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A court ruling last week gives European Union's trustbusters the upper hand in their long battle with Microsoft.
The company reluctantly started dismantling the practice that has made it the dominant player in the global software market. It will soon sell a version of Windows without its popular music and video applications. That was required after an European Union court decided not to delay earlier sanctions.
Years of appeals probably lie ahead, but the U.S. software company's actions represent a triumph for the EU's executive Commission in its five-year quest to force Microsoft to open its Windows platform.
It also was a big win for an agency that had suffered a string of appellate losses in recent years in high-profile cases. EU courts reversed three big decisions blocking deals in 2002, including a beverage merger, a merger between two French electrical equipment makers and a merger of two British travel companies.
"It is always nice to win and when you win you are up," said EU competition law expert Vincent Brophy. But, he added, "Let's draw a breath here, because they actually haven't gotten victory yet."
That's because the EU's Court of First Instance ruling, which forces Microsoft to disclose certain trade secrets and produce a version of Windows minus Media Player, is only an interim decision that could be overturned in a few years' time.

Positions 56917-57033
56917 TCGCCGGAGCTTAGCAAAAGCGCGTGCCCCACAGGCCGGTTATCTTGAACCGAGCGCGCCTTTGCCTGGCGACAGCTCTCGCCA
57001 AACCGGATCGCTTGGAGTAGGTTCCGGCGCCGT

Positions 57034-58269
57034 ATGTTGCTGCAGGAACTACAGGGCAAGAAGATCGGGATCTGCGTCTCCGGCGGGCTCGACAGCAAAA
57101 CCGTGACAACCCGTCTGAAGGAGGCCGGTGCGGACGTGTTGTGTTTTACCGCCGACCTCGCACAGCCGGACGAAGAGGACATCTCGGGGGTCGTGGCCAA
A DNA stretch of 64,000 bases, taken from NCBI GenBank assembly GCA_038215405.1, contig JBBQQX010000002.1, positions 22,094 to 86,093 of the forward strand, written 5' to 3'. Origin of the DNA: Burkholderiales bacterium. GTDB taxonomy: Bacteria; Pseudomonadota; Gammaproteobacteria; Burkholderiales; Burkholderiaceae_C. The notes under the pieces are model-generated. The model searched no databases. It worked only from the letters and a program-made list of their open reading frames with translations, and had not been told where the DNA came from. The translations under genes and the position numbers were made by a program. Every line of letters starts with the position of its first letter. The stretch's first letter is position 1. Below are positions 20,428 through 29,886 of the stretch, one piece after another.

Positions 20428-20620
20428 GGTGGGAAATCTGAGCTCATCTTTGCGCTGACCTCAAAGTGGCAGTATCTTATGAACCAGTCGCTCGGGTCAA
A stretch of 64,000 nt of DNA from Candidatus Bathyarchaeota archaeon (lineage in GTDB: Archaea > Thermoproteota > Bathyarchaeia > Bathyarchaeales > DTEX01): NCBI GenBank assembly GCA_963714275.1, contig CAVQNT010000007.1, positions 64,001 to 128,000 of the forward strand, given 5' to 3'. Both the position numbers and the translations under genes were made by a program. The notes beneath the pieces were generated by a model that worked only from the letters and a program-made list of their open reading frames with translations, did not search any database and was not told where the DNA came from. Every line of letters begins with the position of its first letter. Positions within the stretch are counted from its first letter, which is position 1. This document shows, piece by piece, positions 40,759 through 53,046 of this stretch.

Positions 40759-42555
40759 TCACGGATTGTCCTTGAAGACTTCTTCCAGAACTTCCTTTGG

Still, Wednesday's ruling will bolster the EU's position in holding off any approach from Microsoft for more settlement talks, which could weaken the impact of the original March ruling. And it raises the possibility that EU regulators may be able to force Microsoft to scrap other features as well if competitors file complaints.
The momentary triumph was sweet for a Commission that often seemed out-lawyered by the software giant during the hearings. Yet the Commission stood its ground. Microsoft settled with several company rivals in the case, but talks with the Commission have gone nowhere.
The ruling from the Luxembourg-based Court of First Instance brought a smile to the face of ever-serious Mario Monti, the former EU competition commissioner. A Commission source said Monti was so happy to hear the news, he wished he was working for the Commission again.
Monti started the case against Microsoft and imposed a record $670 million fine and business restrictions in March before handing over the reins of the agency last month to Neelie Kroes.
The Dutch commissioner has said she wants to follow the tough line Monti set out, insisting she would not be "some kind of pussycat" for big business. In her first rulings, Kroes made plain her aversion to cartels and companies that would strangle competition, slapping big fines on a vitamin price-fixing cartel and barring a merger in the Portuguese energy sector.
But the interim ruling, however positive, might not be enough to improve her hand in dealing with future cases.
"One must remain aware of the limits of the interim ruling," which did not go beyond saying that Microsoft would not suffer serious, irreparable harm if forced to comply with the EU decision now, said veteran lawyer Jacques Bourgeois, who intervened for a company sympathetic to Microsoft during the hearings.
Once the appeal verdict is out and if it sides with the Commission, everything could change for Kroes, Bourgeois added.
"Then we can expect Mrs. Kroes to start taking on a certain number of other companies," Bourgeois said.
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